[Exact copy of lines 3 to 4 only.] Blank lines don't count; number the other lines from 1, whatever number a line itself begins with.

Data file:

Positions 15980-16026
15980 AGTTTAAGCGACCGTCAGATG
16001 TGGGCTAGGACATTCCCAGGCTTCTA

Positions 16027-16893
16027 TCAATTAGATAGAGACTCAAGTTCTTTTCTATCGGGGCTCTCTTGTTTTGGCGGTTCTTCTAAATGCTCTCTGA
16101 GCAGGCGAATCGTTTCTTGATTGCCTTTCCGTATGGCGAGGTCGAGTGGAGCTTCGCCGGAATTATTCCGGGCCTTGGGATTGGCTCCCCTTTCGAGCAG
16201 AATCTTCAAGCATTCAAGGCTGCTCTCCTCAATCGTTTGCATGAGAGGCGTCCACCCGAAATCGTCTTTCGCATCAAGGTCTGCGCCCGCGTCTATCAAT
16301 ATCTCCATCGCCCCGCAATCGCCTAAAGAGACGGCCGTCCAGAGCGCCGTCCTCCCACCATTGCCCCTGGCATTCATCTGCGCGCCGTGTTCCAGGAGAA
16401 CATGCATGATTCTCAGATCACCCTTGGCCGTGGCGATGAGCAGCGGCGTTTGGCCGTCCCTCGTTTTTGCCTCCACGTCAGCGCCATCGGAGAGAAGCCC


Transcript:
16001 TGGGCTAGGACATTCCCAGGCTTCTA

Positions 16027-16893